The Unsettled Question of Al-Bashir’s Immunity : a Case Note on the ICC Minority Opinion of Judge Perrin de Brichambaut
Authors Isabeau Steytler
Affiliations: University of Melbourne, Australia
Source: South African Yearbook of International Law, 2018, p. 71 – 99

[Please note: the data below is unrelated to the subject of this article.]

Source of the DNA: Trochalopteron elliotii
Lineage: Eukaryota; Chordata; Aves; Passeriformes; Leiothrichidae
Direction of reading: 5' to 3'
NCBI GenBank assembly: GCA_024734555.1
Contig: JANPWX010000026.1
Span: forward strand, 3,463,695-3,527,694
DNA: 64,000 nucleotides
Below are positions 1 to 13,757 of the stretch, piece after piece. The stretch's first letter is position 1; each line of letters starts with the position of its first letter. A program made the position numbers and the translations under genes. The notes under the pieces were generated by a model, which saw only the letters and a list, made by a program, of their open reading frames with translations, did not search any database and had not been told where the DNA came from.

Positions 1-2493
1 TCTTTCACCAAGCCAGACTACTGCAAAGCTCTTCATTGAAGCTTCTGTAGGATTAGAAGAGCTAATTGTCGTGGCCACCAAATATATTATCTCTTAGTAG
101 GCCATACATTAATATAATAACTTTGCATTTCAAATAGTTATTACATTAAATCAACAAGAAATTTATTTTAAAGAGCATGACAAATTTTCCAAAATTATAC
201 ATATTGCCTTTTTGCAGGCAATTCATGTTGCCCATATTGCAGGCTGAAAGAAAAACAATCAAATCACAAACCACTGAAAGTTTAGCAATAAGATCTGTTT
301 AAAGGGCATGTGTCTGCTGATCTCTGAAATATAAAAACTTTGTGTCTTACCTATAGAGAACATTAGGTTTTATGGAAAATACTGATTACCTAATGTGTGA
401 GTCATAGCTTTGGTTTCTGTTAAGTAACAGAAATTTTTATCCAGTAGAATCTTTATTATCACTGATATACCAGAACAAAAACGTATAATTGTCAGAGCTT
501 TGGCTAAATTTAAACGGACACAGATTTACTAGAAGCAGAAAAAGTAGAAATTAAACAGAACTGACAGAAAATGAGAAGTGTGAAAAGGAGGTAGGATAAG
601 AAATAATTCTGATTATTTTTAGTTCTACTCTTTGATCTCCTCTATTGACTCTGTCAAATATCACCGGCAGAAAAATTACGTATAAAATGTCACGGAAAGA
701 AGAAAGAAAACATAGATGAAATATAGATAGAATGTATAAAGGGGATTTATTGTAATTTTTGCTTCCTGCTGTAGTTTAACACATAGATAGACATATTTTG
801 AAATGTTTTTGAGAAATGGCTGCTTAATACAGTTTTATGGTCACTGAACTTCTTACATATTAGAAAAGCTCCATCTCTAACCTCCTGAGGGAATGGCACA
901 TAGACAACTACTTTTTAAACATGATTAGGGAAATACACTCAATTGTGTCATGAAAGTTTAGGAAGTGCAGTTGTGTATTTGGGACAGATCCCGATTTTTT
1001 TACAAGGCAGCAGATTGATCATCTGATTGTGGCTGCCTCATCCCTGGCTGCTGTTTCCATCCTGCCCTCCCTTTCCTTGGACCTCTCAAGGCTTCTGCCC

In July 2017, Pre-Trial Chamber II of the International Criminal Court (ICC) delivered two opinions on the alleged non-compliance of South Africa in failing to arrest the Sudanese president, Omar Al-Bashir, while he was within its territory in 2015. The judgments concern the vexed question in international criminal law of whether there is a duty on ICC states parties to arrest a head of state for whom the ICC has issued an arrest warrant, despite the immunity from arrest which heads of state enjoy under customary international law. Both the Majority and the Minority Opinion found that there was a duty on South Africa to arrest Al-Bashir but each relied on different reasoning, or ‘legal avenues’ as they are referred to in this article. The subject of this case note is the Minority Opinion as it uniquely considers each of the most prominent legal avenues relied on by previous courts and in the literature. This note provides an analysis of the Minority Opinion’s reasoning in respect of each avenue, namely the ‘analogy avenue’, ‘Genocide Convention avenue’, ‘waiver avenue’ and ‘customary international law avenue’. It concludes that none of these avenues can be firmly relied upon yet, and that the question is therefore yet to be definitively resolved.